Following the agreement, and in line with the Chinese Communist Party's program of "sinicization," state officials in different regions of China have continued to remove crosses and demolish church buildings, and underground Catholics and clergy continue to report harassment and detention.
The Chinese government spokesman went on to say that the Vatican and China had "accumulated more mutual trust and consensus through a series of positive interactions" since the beginning of 2020, citing mutual support during the COVID-19 pandemic.
During the coronavirus pandemic, the state-affiliated Chinese Catholic Patriotic Association and the Zhejiang Province's Chinese Catholic educational administration committee issued new regulations on the reopening of churches requiring Chinese "patriotism" to be added to the celebration of the liturgy.
On July 1 a National Security Law came into force in Hong Kong that criminalizes new categories of "secession," "subversion," "terrorism" and "collusion with foreign forces." Anyone convicted under the law will receive a minimum of 10 years in prison, with the possibility of a life sentence.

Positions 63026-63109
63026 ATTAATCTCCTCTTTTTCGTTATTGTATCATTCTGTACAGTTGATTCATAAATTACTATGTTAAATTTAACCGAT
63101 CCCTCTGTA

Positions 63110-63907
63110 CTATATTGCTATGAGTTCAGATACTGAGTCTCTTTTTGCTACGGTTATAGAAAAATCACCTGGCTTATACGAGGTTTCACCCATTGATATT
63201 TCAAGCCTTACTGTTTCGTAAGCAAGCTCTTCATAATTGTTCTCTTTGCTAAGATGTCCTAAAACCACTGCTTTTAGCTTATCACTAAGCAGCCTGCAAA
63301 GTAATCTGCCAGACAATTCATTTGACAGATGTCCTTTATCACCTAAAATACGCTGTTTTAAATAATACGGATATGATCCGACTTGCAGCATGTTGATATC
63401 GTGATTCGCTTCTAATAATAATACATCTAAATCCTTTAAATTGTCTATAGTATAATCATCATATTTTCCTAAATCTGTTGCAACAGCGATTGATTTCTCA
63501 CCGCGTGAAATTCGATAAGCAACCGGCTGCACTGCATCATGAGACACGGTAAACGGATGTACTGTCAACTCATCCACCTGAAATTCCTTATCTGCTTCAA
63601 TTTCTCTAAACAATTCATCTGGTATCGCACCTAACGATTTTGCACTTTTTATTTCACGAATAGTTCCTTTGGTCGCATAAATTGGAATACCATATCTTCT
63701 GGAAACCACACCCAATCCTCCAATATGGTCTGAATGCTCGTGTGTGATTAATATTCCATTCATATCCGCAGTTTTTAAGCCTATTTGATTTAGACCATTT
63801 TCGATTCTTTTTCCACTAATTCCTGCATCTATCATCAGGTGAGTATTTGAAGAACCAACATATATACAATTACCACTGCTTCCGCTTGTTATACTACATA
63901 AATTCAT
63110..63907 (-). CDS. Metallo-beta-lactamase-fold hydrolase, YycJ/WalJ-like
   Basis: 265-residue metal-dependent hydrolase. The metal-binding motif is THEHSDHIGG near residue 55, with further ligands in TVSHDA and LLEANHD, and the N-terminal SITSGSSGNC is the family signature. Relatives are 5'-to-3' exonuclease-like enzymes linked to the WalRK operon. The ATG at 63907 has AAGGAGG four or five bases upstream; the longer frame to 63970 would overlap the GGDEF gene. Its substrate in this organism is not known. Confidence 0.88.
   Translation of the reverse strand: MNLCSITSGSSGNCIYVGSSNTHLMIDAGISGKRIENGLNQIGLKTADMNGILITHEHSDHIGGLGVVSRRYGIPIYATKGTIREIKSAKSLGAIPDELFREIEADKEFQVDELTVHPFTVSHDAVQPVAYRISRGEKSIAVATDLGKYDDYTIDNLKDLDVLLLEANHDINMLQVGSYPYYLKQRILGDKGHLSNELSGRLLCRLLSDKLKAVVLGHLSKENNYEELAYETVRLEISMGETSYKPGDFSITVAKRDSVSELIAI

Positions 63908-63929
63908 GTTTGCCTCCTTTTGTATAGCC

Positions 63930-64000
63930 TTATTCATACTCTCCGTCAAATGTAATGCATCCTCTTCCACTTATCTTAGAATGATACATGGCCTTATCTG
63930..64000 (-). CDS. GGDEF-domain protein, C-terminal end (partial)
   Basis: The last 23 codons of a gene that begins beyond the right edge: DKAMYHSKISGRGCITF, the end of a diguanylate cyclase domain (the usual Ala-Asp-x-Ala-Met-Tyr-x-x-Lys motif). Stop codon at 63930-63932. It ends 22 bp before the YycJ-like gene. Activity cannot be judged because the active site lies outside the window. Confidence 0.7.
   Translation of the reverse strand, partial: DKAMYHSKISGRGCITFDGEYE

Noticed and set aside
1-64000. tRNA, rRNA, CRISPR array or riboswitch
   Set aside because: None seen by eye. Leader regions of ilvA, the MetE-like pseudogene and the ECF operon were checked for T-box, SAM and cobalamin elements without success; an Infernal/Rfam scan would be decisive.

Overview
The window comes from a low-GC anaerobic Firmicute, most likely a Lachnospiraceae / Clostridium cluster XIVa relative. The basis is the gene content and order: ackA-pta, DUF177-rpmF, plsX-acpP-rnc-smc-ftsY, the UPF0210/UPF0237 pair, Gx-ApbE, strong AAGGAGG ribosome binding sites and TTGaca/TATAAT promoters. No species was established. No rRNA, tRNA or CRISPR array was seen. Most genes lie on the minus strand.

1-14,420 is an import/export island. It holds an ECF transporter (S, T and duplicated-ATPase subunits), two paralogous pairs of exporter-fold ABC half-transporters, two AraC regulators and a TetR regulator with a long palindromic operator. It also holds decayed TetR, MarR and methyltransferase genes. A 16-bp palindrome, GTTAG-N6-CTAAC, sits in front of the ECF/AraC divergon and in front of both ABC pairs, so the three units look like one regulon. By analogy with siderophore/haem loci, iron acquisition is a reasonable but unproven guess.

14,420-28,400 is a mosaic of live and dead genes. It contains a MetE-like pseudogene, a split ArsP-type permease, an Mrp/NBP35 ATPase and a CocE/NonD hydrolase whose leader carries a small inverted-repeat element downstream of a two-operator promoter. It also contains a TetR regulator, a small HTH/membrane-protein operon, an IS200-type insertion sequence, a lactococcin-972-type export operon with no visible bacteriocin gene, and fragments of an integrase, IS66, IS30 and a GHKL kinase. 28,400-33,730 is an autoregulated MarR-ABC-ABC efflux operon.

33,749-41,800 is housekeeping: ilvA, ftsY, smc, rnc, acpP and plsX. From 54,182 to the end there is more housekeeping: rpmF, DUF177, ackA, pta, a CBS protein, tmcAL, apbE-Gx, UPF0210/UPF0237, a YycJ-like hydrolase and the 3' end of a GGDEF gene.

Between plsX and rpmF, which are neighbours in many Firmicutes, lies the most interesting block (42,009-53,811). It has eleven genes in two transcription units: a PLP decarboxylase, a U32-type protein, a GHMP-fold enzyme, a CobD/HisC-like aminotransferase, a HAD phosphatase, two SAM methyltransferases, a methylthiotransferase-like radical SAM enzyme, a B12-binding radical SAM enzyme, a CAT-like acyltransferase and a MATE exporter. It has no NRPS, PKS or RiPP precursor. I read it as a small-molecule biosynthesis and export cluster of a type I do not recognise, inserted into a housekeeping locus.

Cardinal Joseph Zen, emeritus Bishop of Hong Kong, has said that he has "no confidence" that the new National Security Law will respect the religious freedom of Catholics.
Chinese President Xi Jinping has mandated the "sinicization" of all religions in China, a move which the U.S. Commission on International Religious Freedom called "a far-reaching strategy to control, govern, and manipulate all aspects of faith into a socialist mold infused with 'Chinese characteristics.'''
The Chinese government is in the midst of implementing a five-year "sinicization plan" for religions in the country. Islam has faced increased persecution in the country, with at least 900,000 Uyghur Muslims held in internment camps. Survivors of the camps and their families have reported suffering torture, indoctrination, sterilization, and forced labor, along with other abuses.